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Hamburg judge hands down first prison sentence for G20 riots

A 21-year-old man has been sentenced to over two years in prison in the first trial connected to the violent riots against the G20 summit in Hamburg. The jail term went beyond the sentence recommended by prosecutors.

A district court in the northern German city of Hamburg has found a 21-year-old Dutch national guilty of breaching the peace, aggravated battery in the serious assault of an officer and resistance to arrest in connection with violent riots against the G20 summit in July.

The man, who was not named by the court, was sentenced to two years and seven months in prison in a decision that was beyond prosecutors' recommended sentence of one year and nine months.

Read more: Hamburg's G20 trials open up political can of worms

The roughly 40 or so spectators gathered in the courtroom for Monday's decision expressed shock over the relatively severe sentence.

The 21-year-old threw two bottles at a police officer on July 6 in the Hamburg neighborhood of Schanzenviertel on the evening before the summit began. He also resisted arrest by curling into a fetal position and tensing his muscles.

It was the first decision to be handed down in trials connected to violent riots that took place before and during the July 7-8 Group of 20 (G20) summit in Hamburg.

Thousands of criminal probes

On Monday, Hamburg police said they had opened over 2,000 criminal investigations related to the anti-G20 violence. Thousands of protesters took to Hamburg's streets in demonstrations against capitalism, globalization and the world leaders who took part in the summit.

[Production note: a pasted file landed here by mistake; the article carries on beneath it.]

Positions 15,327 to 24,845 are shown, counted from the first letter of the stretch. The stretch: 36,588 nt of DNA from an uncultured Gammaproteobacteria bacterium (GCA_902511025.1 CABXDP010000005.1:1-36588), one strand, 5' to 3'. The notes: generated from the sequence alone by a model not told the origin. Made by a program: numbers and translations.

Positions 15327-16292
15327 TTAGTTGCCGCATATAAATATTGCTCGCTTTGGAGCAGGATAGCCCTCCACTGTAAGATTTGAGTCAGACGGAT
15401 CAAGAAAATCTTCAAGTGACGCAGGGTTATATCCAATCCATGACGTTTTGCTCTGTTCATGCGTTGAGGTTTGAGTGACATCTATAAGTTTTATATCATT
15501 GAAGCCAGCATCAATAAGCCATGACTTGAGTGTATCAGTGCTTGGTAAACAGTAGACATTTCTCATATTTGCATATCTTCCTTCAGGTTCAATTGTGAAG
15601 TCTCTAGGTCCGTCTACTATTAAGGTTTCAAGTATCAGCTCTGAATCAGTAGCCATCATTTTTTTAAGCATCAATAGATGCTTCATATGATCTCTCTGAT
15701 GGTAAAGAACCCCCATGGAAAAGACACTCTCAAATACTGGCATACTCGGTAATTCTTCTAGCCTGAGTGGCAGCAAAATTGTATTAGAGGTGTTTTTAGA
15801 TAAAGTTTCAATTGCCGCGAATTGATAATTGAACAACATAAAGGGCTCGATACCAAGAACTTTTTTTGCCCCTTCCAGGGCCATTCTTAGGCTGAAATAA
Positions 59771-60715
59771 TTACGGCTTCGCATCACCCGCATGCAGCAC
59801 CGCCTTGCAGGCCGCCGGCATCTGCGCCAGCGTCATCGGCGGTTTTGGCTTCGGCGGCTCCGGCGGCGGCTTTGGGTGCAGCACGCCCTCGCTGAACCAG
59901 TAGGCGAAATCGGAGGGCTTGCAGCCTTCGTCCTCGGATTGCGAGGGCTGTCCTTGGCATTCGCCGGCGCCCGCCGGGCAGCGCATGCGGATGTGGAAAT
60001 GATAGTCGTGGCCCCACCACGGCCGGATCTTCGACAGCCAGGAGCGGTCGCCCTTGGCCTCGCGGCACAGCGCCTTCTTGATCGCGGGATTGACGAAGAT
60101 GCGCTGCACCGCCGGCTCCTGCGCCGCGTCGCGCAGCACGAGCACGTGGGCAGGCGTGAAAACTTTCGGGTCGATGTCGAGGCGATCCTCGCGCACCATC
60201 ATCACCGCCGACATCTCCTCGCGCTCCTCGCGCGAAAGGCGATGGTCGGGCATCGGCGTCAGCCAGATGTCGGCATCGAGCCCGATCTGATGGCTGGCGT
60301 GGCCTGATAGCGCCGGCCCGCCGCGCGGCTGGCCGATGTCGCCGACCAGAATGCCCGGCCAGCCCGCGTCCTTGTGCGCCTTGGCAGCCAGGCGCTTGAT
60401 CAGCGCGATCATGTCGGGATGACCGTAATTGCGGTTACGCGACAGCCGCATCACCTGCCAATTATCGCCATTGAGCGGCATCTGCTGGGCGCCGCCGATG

During some of the protests, violent clashes broke out between left-wing extremists and police. Rioters also looted shops and torched cars parked on the street.

Read more: Hamburg G20 riot damages run into millions

The violence forced German Chancellor Angela Merkel to defend her decision to host the summit in the port city, while others called for Hamburg mayor Olaf Schulz to resign.

The investigations and trials have also prompted criticism that the courts are deliberately targeting foreign nationals.

Defense lawyer Jonathan Burmeister told DW earlier that his Polish client's case is being used to "send a message" to foreigners coming to Germany for the demonstrations.

Hamburg prosecutors have denied these claims.

Read more: Hamburg G20 riots: Polish man becomes first charged

Out of the over 32 people still in custody, two-thirds are foreign nationals, including people from Russia, Italy, France and Spain.

Last week, the Interior Ministry shut down Germany's main online platform for far-left activists over alleged ties with the G20 riots and other offenses.

The site, linksunten-indymedia.org, let anonymous users organize demonstrations but also allowed them to share instructions on making Molotov cocktails and celebrate violence against police.

rs/cmk (AFP, dpa)

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